(a) The Legislature finds and declares each of the following:
(1) The children of this state have the right to an effective public school education. Both students and staff of the primary, elementary, junior and senior high school campuses have the constitutional right to be safe and secure in their persons at school. However, children in many of our public schools are forced to focus on the threat of violence and the messages of violence contained in many aspects of our society, particularly reflected in gang regalia that disrupts the learning environment.
(2) “Gang-related apparel” is hazardous to the health and safety of the school environment.
(3) Instructing teachers and administrators on the subtleties of identifying constantly changing gang regalia and gang affiliation takes an increasing amount of time away from educating our children.
(4) Weapons, including firearms and knives, have become common place upon even our elementary school campuses. Students often conceal weapons by wearing clothing, such as jumpsuits and overcoats, and by carrying large bags.
(5) The adoption of a schoolwide uniform policy is a reasonable way to provide some protection for students. A required uniform may protect students from being associated with any particular gang. Moreover, by requiring schoolwide uniforms teachers and administrators may not need to occupy as much of their time learning the subtleties of gang regalia.
(6) To control the environment in public schools to facilitate and maintain an effective learning environment and to keep the focus of the classroom on learning and not personal safety, schools need the authorization to implement uniform clothing requirements for our public school children.
(7) Many educators believe that school dress significantly influences pupil behavior. This influence is evident on school dressup days and color days. Schools that have adopted school uniforms experience a “coming together feeling,” greater school pride, and better behavior in and out of the classroom.
(b) The governing board of any school district may adopt or rescind a reasonable dress code policy that requires pupils to wear a schoolwide uniform or prohibits pupils from wearing “gang-related apparel” if the governing board of the school district approves a plan that may be initiated by an individual school’s principal, staff, and parents and determines that the policy is necessary for the health and safety of the school environment. Individual schools may include the reasonable dress code policy as part of its school safety plan, pursuant to Section 32281.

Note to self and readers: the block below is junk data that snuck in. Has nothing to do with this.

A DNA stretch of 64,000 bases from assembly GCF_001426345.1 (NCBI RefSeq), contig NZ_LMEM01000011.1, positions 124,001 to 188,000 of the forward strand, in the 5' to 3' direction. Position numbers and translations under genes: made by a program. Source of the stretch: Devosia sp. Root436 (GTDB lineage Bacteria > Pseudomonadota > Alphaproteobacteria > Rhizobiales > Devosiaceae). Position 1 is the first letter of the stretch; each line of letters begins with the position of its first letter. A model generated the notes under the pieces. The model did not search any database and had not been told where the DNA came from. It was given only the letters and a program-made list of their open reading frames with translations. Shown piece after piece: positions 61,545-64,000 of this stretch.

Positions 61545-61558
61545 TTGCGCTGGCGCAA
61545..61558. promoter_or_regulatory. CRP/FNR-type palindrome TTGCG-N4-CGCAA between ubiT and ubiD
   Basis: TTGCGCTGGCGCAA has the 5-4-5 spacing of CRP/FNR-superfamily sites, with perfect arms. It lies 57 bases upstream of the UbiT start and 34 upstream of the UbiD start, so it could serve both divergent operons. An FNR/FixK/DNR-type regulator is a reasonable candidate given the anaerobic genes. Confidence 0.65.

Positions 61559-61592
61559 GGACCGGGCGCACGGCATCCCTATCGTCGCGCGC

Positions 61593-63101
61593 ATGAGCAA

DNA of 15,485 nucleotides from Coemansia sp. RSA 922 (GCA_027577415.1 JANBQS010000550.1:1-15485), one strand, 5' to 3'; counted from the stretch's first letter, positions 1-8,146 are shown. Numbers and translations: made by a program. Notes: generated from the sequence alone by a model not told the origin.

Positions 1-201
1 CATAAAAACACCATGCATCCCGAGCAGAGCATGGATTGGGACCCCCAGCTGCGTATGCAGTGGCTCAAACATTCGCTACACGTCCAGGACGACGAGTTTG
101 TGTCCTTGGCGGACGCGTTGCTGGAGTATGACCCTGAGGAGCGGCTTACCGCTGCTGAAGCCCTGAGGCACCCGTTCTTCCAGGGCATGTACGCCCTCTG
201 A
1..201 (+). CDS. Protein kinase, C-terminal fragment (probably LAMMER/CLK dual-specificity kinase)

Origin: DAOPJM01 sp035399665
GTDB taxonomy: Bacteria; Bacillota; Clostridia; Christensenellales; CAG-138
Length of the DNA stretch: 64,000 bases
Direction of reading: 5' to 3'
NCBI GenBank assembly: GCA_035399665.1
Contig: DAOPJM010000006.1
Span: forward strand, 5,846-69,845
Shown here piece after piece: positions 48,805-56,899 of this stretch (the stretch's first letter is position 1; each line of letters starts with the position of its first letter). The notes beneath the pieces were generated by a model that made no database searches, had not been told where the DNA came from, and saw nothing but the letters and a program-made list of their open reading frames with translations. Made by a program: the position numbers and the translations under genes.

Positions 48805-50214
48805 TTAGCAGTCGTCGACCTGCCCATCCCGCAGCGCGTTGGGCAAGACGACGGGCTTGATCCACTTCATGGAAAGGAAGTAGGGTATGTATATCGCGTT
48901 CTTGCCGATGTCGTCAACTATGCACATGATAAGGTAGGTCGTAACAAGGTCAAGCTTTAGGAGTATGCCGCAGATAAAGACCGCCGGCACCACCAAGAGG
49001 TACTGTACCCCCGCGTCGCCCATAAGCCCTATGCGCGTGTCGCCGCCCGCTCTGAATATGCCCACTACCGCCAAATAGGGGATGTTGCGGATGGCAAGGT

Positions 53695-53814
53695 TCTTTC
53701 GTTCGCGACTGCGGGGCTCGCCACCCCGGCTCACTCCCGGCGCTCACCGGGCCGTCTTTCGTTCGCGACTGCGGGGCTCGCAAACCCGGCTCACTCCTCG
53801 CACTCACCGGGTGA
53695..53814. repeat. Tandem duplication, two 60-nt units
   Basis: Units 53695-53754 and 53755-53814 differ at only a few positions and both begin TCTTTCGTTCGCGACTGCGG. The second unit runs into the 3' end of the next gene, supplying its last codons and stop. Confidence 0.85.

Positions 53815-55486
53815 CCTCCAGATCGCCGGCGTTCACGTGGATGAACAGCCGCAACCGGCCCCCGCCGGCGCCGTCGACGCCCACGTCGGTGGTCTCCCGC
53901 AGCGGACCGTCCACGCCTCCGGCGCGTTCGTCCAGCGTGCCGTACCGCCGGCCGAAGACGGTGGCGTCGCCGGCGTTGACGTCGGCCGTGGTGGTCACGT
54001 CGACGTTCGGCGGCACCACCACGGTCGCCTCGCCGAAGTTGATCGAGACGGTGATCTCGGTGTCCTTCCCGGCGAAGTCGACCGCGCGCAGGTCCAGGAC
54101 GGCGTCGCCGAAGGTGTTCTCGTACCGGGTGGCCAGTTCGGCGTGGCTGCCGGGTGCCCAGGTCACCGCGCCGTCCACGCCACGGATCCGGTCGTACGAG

(c) Adoption and enforcement of a reasonable dress code policy pursuant to subdivision (b) is not a violation of Section 48950. For purposes of this section, Section 48950 shall apply to elementary, high school, and unified school districts. If a schoolwide uniform is required, the specific uniform selected shall be determined by the principal, staff, and parents of the individual school.
(d) A dress code policy that requires pupils to wear a schoolwide uniform shall not be implemented with less than six months’ notice to parents and the availability of resources to assist economically disadvantaged pupils.
(e) The governing board shall provide a method whereby parents may choose not to have their children comply with an adopted school uniform policy.
(f) If a governing board chooses to adopt a policy pursuant to this section, the policy shall include a provision that no pupil shall be penalized academically or otherwise discriminated against nor denied attendance to school if the pupil’s parents chose not to have the pupil comply with the school uniform policy. The governing board shall continue to have responsibility for the appropriate education of those pupils.
(g) A policy adopted pursuant to this section shall not preclude pupils that participate in a nationally recognized youth organization from wearing organization uniforms on days that the organization has a scheduled meeting.
(Amended by Stats. 2003, Ch. 828, Sec. 10. Effective January 1, 2004.)
Last modified: October 25, 2018